Each fMRI session lasted about 1 hour. Once the participant was inside the scanner, his/her head was immobilized using foam padding and a head band to minimize movements. Good comprehension of the procedure was ascertained, and headphones were placed on their ears to ensure a connection with the external environment (Casiglia et al., 2018a) . Experimental instructions were presented on a display and projected via the Nordic Neurolab fibre optic visual presentation device mounted over the scanner head coil. Visual acuity was adjusted to individual needs. Pain was obtained via a cold pressor test (Ibrahim, 1975; Peckerman et al., 1991, 1994; Freeman et al., 2000) by immersing left hand in a container of icy water at 0˚C (32˚F) temperature placed in the fMRI, analgesia by direct suggestions given in hypnosis (Casiglia et al., 2007, 2012a, 2015, 2016a, 2018a; Facco et al., 2009, 2011, 2011a, 2018) . Scans were acquired on a 1.5 T Philips Achieva MRI system, fitted with a Sense head coil. The scanning protocol included the acquisition of a T1-weighted structural scan, four functional scans, a T2-weighted axial scan, and a fluid attenuated inversion recovery (FLAIR) scan. Total imaging time, including localisation and structural image acquisitions, was approximately sixty minutes. Echo planar single shot T2* weighted MRI images (TR = 2 s, TE = 50 ms, flip angle = 90˚, voxel dimensions 3.28 × 3.28 × 5.00 mm, field of view 240 mm). 252 volumes of 30 contiguous axial slices were acquired in ascending order in each run. Each run was preceded by 30 seconds of dummy scans to allow the scanner to reach equilibrium. Total scanning time including structural scans was 59 minutes and 32 seconds. As in other experiment performed by our research group (Casiglia & Mentesana, 2018) , the Statistical Parametric Mapping 12 (SPM12) package (Wellcome Centre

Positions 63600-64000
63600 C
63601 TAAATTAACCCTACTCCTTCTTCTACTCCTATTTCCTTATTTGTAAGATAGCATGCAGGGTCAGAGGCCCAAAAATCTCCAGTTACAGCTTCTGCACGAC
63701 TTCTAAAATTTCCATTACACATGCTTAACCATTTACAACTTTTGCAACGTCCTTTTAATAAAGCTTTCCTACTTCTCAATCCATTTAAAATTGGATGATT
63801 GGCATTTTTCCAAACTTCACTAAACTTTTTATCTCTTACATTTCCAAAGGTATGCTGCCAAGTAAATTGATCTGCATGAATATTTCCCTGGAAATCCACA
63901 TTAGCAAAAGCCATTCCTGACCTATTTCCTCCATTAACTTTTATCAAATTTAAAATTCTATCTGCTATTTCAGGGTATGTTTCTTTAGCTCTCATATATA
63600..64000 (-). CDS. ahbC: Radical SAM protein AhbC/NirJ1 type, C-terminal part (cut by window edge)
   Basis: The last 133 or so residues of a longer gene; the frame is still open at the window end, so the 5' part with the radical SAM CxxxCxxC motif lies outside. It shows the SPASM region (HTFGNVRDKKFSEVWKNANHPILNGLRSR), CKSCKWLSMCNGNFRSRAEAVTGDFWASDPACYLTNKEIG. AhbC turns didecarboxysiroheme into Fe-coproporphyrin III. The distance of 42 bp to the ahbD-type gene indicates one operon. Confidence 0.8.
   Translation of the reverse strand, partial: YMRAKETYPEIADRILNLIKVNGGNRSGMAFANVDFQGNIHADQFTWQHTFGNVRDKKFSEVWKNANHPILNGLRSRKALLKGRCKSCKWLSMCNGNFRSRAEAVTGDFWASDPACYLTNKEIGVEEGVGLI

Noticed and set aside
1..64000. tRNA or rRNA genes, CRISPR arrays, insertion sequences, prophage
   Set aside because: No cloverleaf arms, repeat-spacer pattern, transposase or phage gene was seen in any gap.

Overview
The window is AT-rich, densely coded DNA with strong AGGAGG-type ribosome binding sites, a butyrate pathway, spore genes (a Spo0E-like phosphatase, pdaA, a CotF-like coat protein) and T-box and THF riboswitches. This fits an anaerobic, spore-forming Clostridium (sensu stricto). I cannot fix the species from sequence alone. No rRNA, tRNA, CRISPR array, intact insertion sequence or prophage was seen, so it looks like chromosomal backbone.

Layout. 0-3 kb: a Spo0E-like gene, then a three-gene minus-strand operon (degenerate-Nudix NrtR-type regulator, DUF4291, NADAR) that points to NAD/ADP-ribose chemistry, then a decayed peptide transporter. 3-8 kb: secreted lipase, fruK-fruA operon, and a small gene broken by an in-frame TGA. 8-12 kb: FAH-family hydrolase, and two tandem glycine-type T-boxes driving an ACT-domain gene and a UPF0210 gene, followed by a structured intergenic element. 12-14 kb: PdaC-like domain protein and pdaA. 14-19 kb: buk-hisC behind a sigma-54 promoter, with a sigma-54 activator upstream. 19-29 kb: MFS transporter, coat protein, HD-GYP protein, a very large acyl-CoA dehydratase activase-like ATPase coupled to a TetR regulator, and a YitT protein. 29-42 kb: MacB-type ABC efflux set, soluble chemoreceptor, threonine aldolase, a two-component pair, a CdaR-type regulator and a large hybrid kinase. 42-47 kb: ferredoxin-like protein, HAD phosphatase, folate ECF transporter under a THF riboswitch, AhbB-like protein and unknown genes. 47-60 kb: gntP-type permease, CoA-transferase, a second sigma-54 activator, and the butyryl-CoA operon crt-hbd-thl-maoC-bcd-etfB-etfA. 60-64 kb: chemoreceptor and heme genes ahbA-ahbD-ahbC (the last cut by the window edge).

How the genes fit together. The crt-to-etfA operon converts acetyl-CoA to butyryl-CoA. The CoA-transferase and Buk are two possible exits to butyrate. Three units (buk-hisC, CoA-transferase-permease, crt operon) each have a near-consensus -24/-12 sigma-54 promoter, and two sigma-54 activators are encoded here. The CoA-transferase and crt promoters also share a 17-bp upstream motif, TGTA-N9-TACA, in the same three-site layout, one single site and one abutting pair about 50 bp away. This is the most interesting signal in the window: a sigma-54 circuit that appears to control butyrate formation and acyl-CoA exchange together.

for Human Neuroimaging, London, UK) was used in a Matlab environment on a Linux interface both for image pre-processing and statistical analysis. The pre-processing phase included slice timing, realignment, normalization and spatial smoothing. For each voxel, slice-timing correction examined the time course and slightly moved it by interpolating with each other the points that were really detected in order to give the amount of time that would have been obtained if each voxel had been recorded exactly at the same time. The algorithm for slice-timing correction uses an interpolation synchronized between time points, obtained through a Fourier’s transform of the signal of each voxel. During pre-processing, all volumes of each subject were corrected by the slice-timing using the 15th image as the reference slice (ascending acquisition). Slices were then realigned to their own mean according to the SPM12 protocol and then resliced through a 4th degree B-spline interpolation to correct the residual movement due to signal changes. The realigned scans were normalized in a first attempt to superimpose each brain to the common template. The filter REST (part of the SPM12 toolbox) was applied after normalization but before spatial smoothing with a 6 × 6 × 6 mm width at half maximum isotropic Gaussian kernel to compensate for any residual variability after spatial normalization. Movement parameters were included as regressors in the analysis, although no subjects showed movement exceeding 2 mm. The analytical phase included a first and a second level analysis. During the first level analysis, all the runs of each subject were put together in a multiple analysis using a general linear model. Image data were high-pass filtered with a set of discrete cosine basis functions with a cut-off period of 200 s. This passage generated a series of contrasts where EPI sequences during HFA were compared to EPI sequences without HFA. Contrast images generated at this level where then entered in one-sample t-tests. For all models, the significance threshold was set at p < 0.005 (uncorrected) at the set level, and p < 0.05 (family-wise error-corrected) at the cluster level. Resulting x, y, z coordinates in the MNI space using models of standard brains from the Montreal Neurological Institute were converted into the Talairach space by a non-linear transformation and localised using the Talairach Daemon client ( Differences were found comparing the pattern “immerse/rest” during HFA and during non-hypnosis. Images are presented herein according to the neurological convention, where right indicates the right hemisphere and left the left hemisphere.